IT'S a male, male, male, male world. Later this month,
late-night comedy will undergo perhaps its biggest shake-up since
Ed McMahon first hollered "Here's Johnny" back in 1962. On Aug. 30,
David Letterman will make his much-discussed, intensely analyzed
and heavily promoted move to CBS. Two weeks later, Conan O'Brien,
the nation's most famous "virtually unknown" comic, will replace
him on NBC, following Jay Leno.
In between, on Sept. 7, Fox will introduce a new late-night
show starring Chevy Chase. Bumped from several stations, Arsenio
Hall will try to hold his own in syndication. When all the
commotion is over, there will be three new late-night shows, two
new late-night hosts and plenty of rattling of Nielsen ratings. But
through it all, one thing will remain constant: Nobody on a
late-night network talk show will be a woman.
The hosts, of course, are only the most visible part of the
complex machine that makes late-night work. They deliver the lines
that whole teams of comedy writers spend all day composing. Here,
too, behind the scenes, men dominate.
The "Tonight" show, which has about 15 writers, just hired the
first female writer in its 39-year history. The number of women who
have written for "Late Night With David Letterman" during the 11
years it has been on the air can be counted on one hand, give or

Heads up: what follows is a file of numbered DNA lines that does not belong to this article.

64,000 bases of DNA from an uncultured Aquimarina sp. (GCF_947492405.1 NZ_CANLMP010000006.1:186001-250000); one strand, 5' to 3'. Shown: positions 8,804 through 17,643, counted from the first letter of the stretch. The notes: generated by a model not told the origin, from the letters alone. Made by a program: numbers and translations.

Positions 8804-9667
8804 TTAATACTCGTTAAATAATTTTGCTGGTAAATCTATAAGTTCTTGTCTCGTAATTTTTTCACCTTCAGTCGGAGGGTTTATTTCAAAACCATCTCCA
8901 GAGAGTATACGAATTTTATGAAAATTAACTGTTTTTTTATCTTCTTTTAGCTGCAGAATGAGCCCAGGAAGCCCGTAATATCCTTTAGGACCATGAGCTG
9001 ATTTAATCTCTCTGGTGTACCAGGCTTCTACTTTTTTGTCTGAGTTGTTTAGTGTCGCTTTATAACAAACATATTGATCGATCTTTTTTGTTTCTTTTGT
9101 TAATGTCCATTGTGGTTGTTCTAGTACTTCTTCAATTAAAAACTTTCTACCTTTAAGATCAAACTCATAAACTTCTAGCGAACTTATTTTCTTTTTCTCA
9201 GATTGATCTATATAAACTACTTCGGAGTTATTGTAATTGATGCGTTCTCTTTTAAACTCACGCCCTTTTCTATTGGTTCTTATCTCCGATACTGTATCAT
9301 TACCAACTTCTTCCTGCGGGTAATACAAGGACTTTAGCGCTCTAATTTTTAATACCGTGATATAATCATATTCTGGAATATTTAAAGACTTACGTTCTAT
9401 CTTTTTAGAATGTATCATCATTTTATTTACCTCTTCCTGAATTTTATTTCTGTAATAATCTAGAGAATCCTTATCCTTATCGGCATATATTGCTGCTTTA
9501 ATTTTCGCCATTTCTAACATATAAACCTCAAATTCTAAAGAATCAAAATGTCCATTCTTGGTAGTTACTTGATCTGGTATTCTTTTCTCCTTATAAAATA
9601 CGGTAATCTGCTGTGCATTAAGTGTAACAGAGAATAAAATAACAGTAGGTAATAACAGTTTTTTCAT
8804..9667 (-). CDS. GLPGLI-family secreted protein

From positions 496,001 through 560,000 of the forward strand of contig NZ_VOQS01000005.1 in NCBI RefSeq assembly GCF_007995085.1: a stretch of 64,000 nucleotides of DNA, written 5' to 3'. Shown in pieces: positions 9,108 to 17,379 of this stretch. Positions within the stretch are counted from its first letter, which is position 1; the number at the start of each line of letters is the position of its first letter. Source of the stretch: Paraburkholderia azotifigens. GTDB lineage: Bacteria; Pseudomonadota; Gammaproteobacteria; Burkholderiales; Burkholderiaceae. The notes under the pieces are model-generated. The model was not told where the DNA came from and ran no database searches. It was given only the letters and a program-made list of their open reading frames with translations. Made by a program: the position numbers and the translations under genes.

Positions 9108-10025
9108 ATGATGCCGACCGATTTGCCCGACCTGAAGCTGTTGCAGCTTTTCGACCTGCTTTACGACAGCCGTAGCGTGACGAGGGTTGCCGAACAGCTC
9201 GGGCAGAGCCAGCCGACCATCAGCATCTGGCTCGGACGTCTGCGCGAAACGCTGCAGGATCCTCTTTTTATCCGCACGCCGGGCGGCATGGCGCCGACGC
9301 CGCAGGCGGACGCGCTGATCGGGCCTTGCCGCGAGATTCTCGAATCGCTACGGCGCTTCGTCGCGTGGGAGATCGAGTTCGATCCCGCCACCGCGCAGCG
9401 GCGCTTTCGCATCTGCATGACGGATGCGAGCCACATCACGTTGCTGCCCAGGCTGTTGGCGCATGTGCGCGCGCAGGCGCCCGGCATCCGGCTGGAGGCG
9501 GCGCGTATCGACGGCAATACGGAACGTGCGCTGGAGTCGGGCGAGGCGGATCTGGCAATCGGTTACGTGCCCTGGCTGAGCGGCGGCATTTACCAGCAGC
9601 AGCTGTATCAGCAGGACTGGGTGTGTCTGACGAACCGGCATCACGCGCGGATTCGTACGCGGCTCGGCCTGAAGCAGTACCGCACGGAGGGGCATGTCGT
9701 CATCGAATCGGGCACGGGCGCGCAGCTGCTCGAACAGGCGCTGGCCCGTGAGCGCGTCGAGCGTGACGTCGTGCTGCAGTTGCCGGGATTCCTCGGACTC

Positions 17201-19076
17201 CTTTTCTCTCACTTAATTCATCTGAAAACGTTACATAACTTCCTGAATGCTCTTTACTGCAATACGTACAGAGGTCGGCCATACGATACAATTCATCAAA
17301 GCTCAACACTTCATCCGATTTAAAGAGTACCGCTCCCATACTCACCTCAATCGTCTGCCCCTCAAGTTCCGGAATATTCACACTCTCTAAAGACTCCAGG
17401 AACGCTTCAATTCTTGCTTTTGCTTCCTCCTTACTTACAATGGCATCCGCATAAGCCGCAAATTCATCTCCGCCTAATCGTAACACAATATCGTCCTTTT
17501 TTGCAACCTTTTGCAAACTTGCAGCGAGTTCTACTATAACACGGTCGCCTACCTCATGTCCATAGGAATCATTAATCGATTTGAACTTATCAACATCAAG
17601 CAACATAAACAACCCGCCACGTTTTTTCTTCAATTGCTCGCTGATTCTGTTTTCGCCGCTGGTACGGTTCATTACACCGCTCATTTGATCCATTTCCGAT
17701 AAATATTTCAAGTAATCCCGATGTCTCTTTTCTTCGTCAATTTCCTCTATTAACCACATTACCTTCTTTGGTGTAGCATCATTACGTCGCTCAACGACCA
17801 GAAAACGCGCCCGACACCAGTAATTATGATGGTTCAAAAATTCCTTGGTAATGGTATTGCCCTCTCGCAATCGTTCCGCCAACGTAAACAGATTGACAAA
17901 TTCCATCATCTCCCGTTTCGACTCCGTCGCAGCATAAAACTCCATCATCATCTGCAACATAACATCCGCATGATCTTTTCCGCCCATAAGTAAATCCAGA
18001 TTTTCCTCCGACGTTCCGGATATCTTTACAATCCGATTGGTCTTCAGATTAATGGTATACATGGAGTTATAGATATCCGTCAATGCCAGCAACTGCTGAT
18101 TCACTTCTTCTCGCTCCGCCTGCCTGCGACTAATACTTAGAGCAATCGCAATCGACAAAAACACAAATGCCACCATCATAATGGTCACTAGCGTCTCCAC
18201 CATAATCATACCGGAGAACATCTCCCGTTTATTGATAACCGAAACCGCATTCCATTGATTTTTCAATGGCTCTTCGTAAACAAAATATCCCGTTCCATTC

take a few digits. (This is the case even though Letterman's head
writer for several years was his then-companion, Merrill Markoe.)
And out of nine writers recently hired for "The Chevy Chase Show,"
only one is a woman.
To be sure, women do occupy several high-level production
positions. Both Leno's and Hall's top producers are women. But when
it comes to the creative side, women just aren't a factor.
Like Roger Clinton jokes, theories explaining the male hold on
late-night talk shows abound. Some say that as long as the hosts
are male, the writers will be, too. Others say that the type of
comedy one tends to hear after 11 o'clock - broad, topical and
fast-paced - is just not the type women tend to write. And still
others say that it all goes back to childhood.
Late-night hosts are usually the kind "who have a comment for
everything, who treat the guest in a snotty way," said Robert J.
Thompson, a communications professor at Syracuse University who
When one leaves the late-night time slot, the sex of comedy
changes abruptly. In prime time, women are, if not the dominant
force, then major players. Between them, the writer-producers Diane
English and Linda Bloodworth-Thomason have probably developed as
many successful sitcoms as any two men working in Hollywood today. …